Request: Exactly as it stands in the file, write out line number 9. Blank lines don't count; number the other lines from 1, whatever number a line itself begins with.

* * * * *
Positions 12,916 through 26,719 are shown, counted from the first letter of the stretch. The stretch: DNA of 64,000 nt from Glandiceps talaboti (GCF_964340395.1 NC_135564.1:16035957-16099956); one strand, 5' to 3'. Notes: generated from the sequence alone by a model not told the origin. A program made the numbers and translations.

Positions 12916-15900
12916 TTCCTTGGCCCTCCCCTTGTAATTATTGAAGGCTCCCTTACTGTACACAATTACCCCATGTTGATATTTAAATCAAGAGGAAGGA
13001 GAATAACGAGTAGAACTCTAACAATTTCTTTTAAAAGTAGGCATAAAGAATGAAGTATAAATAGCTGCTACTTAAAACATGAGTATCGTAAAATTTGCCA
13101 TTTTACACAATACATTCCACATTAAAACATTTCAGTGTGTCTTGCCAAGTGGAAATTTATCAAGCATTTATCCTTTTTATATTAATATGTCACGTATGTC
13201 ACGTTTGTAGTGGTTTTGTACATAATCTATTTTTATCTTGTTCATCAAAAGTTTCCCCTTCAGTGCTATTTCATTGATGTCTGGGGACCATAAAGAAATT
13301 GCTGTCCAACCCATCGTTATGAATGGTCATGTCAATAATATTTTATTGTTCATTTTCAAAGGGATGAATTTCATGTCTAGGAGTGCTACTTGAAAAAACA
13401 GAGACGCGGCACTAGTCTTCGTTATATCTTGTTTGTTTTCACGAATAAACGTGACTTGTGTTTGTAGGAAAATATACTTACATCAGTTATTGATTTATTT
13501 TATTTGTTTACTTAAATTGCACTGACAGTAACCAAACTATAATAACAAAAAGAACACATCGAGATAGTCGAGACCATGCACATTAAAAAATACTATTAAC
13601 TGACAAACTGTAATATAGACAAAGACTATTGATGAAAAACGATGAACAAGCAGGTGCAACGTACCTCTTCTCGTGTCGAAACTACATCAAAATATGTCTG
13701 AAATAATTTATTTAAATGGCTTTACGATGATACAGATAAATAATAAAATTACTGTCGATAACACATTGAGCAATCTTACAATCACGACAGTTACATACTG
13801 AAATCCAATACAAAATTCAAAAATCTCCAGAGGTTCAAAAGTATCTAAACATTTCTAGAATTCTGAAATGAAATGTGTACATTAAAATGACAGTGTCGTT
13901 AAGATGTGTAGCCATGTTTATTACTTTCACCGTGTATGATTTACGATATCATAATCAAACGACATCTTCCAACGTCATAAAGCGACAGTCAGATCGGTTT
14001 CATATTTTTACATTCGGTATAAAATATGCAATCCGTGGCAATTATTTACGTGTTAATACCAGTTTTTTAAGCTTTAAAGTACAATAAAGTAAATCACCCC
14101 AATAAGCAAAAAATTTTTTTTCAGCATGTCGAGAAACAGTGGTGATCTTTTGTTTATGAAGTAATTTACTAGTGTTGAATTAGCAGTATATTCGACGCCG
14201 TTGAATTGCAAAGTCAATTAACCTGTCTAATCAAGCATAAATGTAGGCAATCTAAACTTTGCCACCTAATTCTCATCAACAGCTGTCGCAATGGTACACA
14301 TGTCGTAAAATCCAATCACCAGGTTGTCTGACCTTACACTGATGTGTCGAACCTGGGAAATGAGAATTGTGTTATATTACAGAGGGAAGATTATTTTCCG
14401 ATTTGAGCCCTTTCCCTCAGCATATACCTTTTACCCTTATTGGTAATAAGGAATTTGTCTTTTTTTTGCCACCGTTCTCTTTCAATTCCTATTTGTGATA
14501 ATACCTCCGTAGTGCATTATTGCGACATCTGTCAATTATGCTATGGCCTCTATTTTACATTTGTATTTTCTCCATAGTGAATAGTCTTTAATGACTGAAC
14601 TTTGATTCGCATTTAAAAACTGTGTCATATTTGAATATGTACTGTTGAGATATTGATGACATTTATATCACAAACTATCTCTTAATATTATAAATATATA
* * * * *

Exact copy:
13501 TATTTGTTTACTTAAATTGCACTGACAGTAACCAAACTATAATAACAAAAAGAACACATCGAGATAGTCGAGACCATGCACATTAAAAAATACTATTAAC